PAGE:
Mission Experience And Prayer: 2 Stories

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EXPERIENCING PRAYER — MISSION EXPERIENCE _AS_ PRAYER

FIRST SUNDAY OF ADVENT: COMMUNION MEDITATION — WHY ARE WE WAITING?

“That God may teach us God’s ways and that we may walk in God’s paths”
— Isaiah 2:3

WHAT CAN WE DO WHILE WE WAIT?

Pray that the church will be a bridge as borders are closing — borders
between and among nations and borders of the mind; pray that our fear,
which keep us from connecting as companions, may be allayed; pray for
health and healing for people in our congregation, community, and the
wider world.

[This meditation thus far, and some of what follows, comes from the UCC
Calendar of Prayer.]

DO WE WAIT FOR A ‘GOD UP THERE’ TO MAKE THINGS BETTER, OR CAN OUR OWN
GOD-NESS GO TO WORK?

Prayer, even in the face of overwhelming fears about present and future,
can be liberating not just for others for whom we pray, but for ourselves.
Sometimes the God within us needs to be experienced. That experience also
is a form of prayer. That seems to have been what Jesus taught: he not
only spoke about the transforming power of God’s kingdom, he exhibited it
himself as he grew in wisdom and stature and in the favor of God and of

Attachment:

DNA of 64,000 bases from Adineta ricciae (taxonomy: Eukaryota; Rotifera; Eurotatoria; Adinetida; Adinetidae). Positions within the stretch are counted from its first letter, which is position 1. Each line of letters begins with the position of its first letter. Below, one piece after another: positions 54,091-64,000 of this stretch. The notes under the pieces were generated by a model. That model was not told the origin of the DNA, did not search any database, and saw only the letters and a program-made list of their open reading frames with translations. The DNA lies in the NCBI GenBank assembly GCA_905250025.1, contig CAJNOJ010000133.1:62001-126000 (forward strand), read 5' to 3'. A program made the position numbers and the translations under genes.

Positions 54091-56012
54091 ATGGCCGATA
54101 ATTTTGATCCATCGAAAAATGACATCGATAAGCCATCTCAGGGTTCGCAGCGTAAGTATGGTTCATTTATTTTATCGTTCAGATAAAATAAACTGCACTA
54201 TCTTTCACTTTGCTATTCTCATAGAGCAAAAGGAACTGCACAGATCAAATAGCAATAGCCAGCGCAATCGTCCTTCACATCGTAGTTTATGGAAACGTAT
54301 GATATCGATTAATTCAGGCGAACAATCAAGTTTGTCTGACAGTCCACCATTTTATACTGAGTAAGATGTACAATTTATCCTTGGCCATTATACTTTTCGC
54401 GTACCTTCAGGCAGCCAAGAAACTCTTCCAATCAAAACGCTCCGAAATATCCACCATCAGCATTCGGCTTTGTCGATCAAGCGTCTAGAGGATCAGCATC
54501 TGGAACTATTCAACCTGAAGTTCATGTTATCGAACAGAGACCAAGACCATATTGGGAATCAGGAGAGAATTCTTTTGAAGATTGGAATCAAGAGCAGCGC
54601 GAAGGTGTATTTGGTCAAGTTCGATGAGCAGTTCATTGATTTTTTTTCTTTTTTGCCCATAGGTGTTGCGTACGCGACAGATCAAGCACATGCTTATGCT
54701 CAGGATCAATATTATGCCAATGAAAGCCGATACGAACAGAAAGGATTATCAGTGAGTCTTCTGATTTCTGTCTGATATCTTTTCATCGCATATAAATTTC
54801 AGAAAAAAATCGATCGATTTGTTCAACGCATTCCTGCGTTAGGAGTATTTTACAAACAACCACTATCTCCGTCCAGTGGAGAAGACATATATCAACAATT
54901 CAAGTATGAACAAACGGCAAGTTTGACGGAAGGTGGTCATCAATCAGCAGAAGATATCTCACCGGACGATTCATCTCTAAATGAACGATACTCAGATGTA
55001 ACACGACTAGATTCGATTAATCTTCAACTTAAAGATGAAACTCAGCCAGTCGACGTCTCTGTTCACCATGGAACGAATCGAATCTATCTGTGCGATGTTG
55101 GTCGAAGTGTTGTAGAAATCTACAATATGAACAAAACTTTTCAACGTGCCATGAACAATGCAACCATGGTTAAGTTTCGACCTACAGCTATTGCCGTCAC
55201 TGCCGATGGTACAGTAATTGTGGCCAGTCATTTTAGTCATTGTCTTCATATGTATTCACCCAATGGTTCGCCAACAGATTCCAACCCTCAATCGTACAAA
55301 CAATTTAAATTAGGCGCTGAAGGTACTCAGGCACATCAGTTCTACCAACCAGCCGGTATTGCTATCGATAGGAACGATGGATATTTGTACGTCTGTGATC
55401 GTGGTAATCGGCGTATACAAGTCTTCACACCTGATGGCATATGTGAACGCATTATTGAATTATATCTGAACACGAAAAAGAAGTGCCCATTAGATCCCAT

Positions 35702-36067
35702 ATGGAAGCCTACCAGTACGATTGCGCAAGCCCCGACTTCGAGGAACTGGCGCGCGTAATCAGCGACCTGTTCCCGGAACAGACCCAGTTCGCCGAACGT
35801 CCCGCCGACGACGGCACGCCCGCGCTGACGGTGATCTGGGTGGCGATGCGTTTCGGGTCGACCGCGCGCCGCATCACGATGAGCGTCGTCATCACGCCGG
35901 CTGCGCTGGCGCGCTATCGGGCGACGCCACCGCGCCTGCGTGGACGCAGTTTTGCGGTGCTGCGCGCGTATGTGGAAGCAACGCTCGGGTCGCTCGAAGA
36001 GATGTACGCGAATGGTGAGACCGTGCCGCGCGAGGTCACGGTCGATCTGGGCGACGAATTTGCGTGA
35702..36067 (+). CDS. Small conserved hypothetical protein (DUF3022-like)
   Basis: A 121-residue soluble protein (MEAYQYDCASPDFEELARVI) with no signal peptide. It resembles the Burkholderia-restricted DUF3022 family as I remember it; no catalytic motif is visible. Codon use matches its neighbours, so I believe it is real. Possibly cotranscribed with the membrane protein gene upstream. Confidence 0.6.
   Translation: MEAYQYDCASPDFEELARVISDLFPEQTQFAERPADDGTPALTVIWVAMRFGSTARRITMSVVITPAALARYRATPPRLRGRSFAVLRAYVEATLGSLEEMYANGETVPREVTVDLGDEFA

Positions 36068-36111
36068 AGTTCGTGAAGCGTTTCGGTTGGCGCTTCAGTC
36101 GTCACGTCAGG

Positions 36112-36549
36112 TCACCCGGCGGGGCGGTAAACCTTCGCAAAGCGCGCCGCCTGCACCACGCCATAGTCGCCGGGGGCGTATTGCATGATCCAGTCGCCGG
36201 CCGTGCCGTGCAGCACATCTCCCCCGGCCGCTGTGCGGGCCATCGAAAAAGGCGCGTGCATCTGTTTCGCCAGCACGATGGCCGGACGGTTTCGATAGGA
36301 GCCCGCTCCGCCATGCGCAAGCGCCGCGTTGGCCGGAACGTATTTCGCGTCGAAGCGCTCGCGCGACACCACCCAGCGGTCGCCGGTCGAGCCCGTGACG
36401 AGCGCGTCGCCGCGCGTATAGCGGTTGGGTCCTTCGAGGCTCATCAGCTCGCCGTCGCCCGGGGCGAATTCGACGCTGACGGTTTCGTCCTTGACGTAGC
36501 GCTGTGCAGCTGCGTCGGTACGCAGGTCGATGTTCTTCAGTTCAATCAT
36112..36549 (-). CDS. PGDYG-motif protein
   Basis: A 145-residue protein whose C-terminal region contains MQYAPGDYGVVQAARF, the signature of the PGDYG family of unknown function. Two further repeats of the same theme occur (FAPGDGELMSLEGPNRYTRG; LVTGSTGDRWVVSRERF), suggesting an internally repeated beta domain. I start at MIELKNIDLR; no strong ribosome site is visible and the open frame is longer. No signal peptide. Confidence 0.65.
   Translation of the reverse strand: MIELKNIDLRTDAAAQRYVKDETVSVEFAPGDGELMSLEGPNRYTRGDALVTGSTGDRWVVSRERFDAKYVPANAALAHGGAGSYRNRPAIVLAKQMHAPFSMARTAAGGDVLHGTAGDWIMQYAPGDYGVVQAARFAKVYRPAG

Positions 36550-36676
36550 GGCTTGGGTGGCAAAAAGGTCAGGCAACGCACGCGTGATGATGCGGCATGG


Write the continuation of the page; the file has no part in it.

those who began to understand who he was.

If Jesus was fully human, as our faith in its richest expression
affirms, then we await the re-birth in our lives — for the second, third,
or umpteenth ‘coming’] — of the kind of growth we see in all the stories
of Jesus’ experiencing of the full range of humanity. Prayer rekindles our
hope of being fully human, “all that we can be.”

At heart, I’ve never totally left my original impulse to do youth
ministry (which almost always means working not only with young people but
with their parents, their families and their friends). I have always
sympathized with youth who in school are taught to look at the world
through the lens of critical thinking. They may not know they are doing
critical thinking, but they learn to ask questions about things they’re
told or things they see — can this be true? How can what I’ve just heard
(or read, or seen) possibly be true? If it’s true for someone else, must
it also then be true for me?

Imagine what it must mean for someone to give to the poor without ever
experiencing poverty. Imagine how hard it must be for many youth and even
adults to feel truly “family” among people who are obviously very
different. Imagine the difference between acknowledging in school or
church that the whole world is family, using words alone to express
something we’re all expected to believe … and actually bridging those
perceived differences by “connecting as companions” — in real time, in
the real world — with others.

For me, that’s worth experiencing because the bottom line of Jesus’
teaching is not found in what he said but in what he did; in how he lived:
an itinerant, homeless, global-family-celebrating, life of love. Did he do
it because he thought he had to? Or because, through prayer and growth, he
really wanted to? This is the kind of question youth seem willing to
wrestle with. This morning I’d like to celebrate that, using the message
the UCC shares with us this coming Saturday, December 4, in the Calendar
of Prayer.

Looking for a transforming experience, two teenagers from Original
Congregational UCC in Wrentham, Massachusetts, went to Honduras. Their UCC